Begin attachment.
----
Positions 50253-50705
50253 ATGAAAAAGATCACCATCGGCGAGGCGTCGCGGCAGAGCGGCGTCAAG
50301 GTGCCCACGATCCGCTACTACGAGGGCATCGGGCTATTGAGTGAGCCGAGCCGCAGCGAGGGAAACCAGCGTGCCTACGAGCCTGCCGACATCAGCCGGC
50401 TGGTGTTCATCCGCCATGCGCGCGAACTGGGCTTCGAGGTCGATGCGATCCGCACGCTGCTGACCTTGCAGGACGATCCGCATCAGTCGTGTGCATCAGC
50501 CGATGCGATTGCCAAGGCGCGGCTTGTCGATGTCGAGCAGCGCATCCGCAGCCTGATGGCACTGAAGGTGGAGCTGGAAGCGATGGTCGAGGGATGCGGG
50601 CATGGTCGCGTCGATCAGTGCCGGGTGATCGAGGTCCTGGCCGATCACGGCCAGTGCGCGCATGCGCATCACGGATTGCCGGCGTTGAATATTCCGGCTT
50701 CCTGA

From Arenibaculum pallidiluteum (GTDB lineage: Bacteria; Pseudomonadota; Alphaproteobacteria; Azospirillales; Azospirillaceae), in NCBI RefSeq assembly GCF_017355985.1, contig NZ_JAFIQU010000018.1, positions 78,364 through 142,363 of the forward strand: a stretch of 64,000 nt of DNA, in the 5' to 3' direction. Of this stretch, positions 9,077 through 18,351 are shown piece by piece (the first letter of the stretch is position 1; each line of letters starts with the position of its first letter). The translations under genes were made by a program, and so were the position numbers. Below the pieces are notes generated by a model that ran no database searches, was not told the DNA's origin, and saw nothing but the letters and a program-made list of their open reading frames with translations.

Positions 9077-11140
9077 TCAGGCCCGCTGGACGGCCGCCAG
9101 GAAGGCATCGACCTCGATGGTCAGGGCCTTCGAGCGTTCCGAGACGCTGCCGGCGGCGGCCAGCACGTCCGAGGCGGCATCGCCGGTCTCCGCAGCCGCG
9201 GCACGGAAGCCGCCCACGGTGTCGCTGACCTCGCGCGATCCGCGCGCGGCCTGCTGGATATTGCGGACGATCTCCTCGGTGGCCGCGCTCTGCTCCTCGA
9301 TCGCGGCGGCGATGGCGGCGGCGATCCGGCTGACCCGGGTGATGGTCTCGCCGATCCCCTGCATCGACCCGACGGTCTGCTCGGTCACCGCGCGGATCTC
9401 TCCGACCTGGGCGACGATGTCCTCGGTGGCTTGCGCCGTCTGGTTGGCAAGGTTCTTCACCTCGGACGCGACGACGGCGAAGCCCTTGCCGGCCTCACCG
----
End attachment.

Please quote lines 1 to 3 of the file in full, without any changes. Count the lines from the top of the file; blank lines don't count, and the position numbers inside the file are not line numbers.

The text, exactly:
Positions 50253-50705
50253 ATGAAAAAGATCACCATCGGCGAGGCGTCGCGGCAGAGCGGCGTCAAG
50301 GTGCCCACGATCCGCTACTACGAGGGCATCGGGCTATTGAGTGAGCCGAGCCGCAGCGAGGGAAACCAGCGTGCCTACGAGCCTGCCGACATCAGCCGGC